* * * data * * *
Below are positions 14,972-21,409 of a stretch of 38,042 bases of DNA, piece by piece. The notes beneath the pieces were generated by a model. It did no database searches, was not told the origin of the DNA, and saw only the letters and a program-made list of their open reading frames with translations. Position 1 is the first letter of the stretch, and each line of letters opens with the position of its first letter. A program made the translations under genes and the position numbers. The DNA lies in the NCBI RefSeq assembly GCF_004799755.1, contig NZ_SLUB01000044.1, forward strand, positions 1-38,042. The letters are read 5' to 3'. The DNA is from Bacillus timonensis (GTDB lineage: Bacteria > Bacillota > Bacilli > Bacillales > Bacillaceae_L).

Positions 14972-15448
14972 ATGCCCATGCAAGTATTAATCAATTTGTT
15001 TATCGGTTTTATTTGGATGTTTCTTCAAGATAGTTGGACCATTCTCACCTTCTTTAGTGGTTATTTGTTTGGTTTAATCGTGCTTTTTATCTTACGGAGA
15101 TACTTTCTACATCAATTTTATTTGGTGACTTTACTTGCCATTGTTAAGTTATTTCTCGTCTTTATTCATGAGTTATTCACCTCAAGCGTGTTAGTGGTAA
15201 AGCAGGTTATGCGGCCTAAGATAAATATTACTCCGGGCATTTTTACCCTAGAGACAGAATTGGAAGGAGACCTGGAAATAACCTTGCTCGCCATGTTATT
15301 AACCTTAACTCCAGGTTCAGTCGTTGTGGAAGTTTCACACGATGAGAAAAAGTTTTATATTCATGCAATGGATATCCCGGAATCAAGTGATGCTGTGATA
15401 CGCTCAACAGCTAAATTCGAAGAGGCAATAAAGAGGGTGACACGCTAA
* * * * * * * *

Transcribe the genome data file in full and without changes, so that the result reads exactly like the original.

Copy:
Below are positions 14,972-21,409 of a stretch of 38,042 bases of DNA, piece by piece. The notes beneath the pieces were generated by a model. It did no database searches, was not told the origin of the DNA, and saw only the letters and a program-made list of their open reading frames with translations. Position 1 is the first letter of the stretch, and each line of letters opens with the position of its first letter. A program made the translations under genes and the position numbers. The DNA lies in the NCBI RefSeq assembly GCF_004799755.1, contig NZ_SLUB01000044.1, forward strand, positions 1-38,042. The letters are read 5' to 3'. The DNA is from Bacillus timonensis (GTDB lineage: Bacteria > Bacillota > Bacilli > Bacillales > Bacillaceae_L).

Positions 14972-15448
14972 ATGCCCATGCAAGTATTAATCAATTTGTT
15001 TATCGGTTTTATTTGGATGTTTCTTCAAGATAGTTGGACCATTCTCACCTTCTTTAGTGGTTATTTGTTTGGTTTAATCGTGCTTTTTATCTTACGGAGA
15101 TACTTTCTACATCAATTTTATTTGGTGACTTTACTTGCCATTGTTAAGTTATTTCTCGTCTTTATTCATGAGTTATTCACCTCAAGCGTGTTAGTGGTAA
15201 AGCAGGTTATGCGGCCTAAGATAAATATTACTCCGGGCATTTTTACCCTAGAGACAGAATTGGAAGGAGACCTGGAAATAACCTTGCTCGCCATGTTATT
15301 AACCTTAACTCCAGGTTCAGTCGTTGTGGAAGTTTCACACGATGAGAAAAAGTTTTATATTCATGCAATGGATATCCCGGAATCAAGTGATGCTGTGATA
15401 CGCTCAACAGCTAAATTCGAAGAGGCAATAAAGAGGGTGACACGCTAA